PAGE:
by Jeremiah Clifton
A basic understanding of copyright, and specifically U.S. copyright, is necessary in order to understand the intentions and impacts of DRM. In general copyright “refers to the main act which, in respect of literary and artistic creations, may be made only by the author or with his authorization. That act is the making of copies of the work.”1
Copyright is a subset of intellectual property rights. Intellectual property includes industrial property (patents, trademarks, etc.), which is not covered under copyright.2 Even though some of the situations dealing with DRM involve intellectual property in general and industrial property specifically, the emphasis should remain on copyright. A separation is important in order to keep the focus on digital media. In the United States there is separation of copyright and industrial property in the various laws that determine intellectual property rights; however, in the U.S. Constitution the framers chose to tackle the need for copyright and industrial property rights in the same breath.
U.S. Constitution
The Constitution is the starting point for U.S. intellectual property law, including copyright. The U.S. Constitution states that Congress holds the power to “promote the Progress of Science and useful Arts, by securing for limited Times to Authors and Inventors the exclusive Right to their respective Writings and Discoveries.”3 It is clear that Congress has the authority to secure intellectual property rights; however, the purpose and limits of the clause are just as clear: “To promote the Progress of Science and useful Arts,” as well as stating that exclusive right protection is to be a time-limited protection.4 Upon this base and other stipulations in the U.S. Constitution, the entirety of copyright law resides, but this is by no means where copyright and the protection of copyright end.
Title 17 U.S.C.
Using the power granted by the U.S. Constitution, Congress has shaped copyright throughout the years. The laws and amendments to copyright are codified in Title 17 of the U.S. Code. The exclusive rights granted copyright owners in Title 17 are the right to reproduce the work, make derivatives of the work, publish and distribute the work, publicly perform the work, and publicly display the work.5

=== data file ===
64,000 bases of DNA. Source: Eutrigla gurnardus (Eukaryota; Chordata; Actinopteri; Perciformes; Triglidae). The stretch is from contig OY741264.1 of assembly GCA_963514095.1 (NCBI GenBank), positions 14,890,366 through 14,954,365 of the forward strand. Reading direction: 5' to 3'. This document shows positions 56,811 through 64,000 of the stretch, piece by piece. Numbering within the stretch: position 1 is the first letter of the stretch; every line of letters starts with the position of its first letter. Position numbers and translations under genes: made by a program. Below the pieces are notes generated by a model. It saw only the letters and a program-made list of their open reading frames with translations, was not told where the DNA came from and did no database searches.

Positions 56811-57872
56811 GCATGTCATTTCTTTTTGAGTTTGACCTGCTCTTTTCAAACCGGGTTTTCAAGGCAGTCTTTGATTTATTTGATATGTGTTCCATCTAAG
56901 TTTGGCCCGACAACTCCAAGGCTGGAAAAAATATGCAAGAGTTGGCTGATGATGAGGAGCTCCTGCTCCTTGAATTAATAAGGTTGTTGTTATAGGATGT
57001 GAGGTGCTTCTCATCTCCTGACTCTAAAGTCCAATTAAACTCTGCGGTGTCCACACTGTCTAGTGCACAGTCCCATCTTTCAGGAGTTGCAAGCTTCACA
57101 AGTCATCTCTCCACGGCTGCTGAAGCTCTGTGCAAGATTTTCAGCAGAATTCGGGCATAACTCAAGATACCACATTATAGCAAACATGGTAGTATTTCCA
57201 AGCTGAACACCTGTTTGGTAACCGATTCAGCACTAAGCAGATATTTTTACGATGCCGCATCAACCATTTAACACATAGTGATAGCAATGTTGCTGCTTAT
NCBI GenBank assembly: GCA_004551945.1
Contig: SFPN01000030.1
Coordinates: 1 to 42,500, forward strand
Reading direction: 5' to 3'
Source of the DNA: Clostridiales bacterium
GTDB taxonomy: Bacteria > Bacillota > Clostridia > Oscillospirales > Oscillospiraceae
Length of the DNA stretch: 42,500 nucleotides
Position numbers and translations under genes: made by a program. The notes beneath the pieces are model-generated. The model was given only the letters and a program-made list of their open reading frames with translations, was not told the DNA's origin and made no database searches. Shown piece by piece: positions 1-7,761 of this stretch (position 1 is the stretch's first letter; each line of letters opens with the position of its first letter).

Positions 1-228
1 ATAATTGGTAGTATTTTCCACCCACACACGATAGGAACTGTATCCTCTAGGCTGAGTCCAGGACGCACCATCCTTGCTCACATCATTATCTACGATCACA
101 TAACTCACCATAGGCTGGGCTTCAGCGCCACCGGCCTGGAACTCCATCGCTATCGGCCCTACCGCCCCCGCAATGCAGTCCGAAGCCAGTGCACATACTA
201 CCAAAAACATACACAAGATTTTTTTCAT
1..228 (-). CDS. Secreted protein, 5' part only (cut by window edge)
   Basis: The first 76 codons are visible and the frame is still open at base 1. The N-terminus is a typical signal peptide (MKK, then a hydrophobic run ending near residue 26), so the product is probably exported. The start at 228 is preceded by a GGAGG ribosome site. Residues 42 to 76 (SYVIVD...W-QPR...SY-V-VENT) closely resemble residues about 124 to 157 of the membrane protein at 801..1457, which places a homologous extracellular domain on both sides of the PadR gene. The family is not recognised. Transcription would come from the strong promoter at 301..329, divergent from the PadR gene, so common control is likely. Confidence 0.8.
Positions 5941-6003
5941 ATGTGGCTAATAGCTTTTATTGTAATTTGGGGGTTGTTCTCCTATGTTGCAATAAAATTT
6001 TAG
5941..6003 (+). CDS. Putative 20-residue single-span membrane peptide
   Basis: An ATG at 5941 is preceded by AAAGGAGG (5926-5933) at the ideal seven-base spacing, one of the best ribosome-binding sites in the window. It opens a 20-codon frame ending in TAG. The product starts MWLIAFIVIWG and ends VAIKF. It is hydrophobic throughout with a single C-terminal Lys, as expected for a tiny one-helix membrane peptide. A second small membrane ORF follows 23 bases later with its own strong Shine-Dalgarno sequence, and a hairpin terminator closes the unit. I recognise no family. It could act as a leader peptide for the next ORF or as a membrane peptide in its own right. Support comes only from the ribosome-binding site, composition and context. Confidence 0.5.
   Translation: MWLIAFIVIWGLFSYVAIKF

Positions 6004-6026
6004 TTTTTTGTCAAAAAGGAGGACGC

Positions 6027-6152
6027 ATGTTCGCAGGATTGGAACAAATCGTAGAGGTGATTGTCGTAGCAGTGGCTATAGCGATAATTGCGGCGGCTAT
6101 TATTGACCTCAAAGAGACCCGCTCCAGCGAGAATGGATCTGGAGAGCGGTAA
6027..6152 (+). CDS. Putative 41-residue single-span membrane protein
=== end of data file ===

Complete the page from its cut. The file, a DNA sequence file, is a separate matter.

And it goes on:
These exclusive rights are limited in various ways, including fair use.6 There are limits on what a person can copyright. Copyright protection covers “original works of authorship fixed in any tangible medium of expression,” allowing
literary works; musical works, including any accompanying words; dramatic works, including any accompanying music; pantomimes and choreographic works; pictorial, graphic, and sculptural works; motion pictures and other audiovisual works; sound recordings; and architectural works
to be considered “original works of authorship.”7 Although this is a representative rather than an all-inclusive list, the law is clearer as to what copyright cannot protect:
In no case does copyright protection for an original work of authorship extend to any idea, procedure, process, system, method of operation, concept, principle, or discovery, regardless of the form in which it is described, explained, illustrated, or embodied in such work.8
Copyright belongs to the original author or authors of the work unless transferred or presupposed by a “work made for hire.”9 And the ownership of the tangible object on which the work is first fixed does not in and of itself dictate copyright.10
  1. World Intellectual Property Organization (WIPO). Understanding Copyright and Related Rights (WIPO Pub. No. 909(E)). Text in PDF: WIPO Website Available: Accessed: November 30, 2008.
  2. Id.
  3. U.S. Const. art. I, § 8, cl. 8
  4. Id. Even though the Constitution states that copyright protection is time-limited, note that Congress has extended the limit several times throughout the years. Today the limit stands at the life of the author and 70 years after the author's death (17 U.S.C. § 302 (2006)).
  5. 17 U.S.C. § 106 (2006)
  6. see 17 U.S.C. §§ 107-122 (2006) for details
  7. 17 U.S.C. § 102 (a) (2006)
  8. 17 U.S.C. § 102 (b) (2006)
  9. 17 U.S.C. § 201 (2006)
  10. 17 U.S.C. § 202 (2006)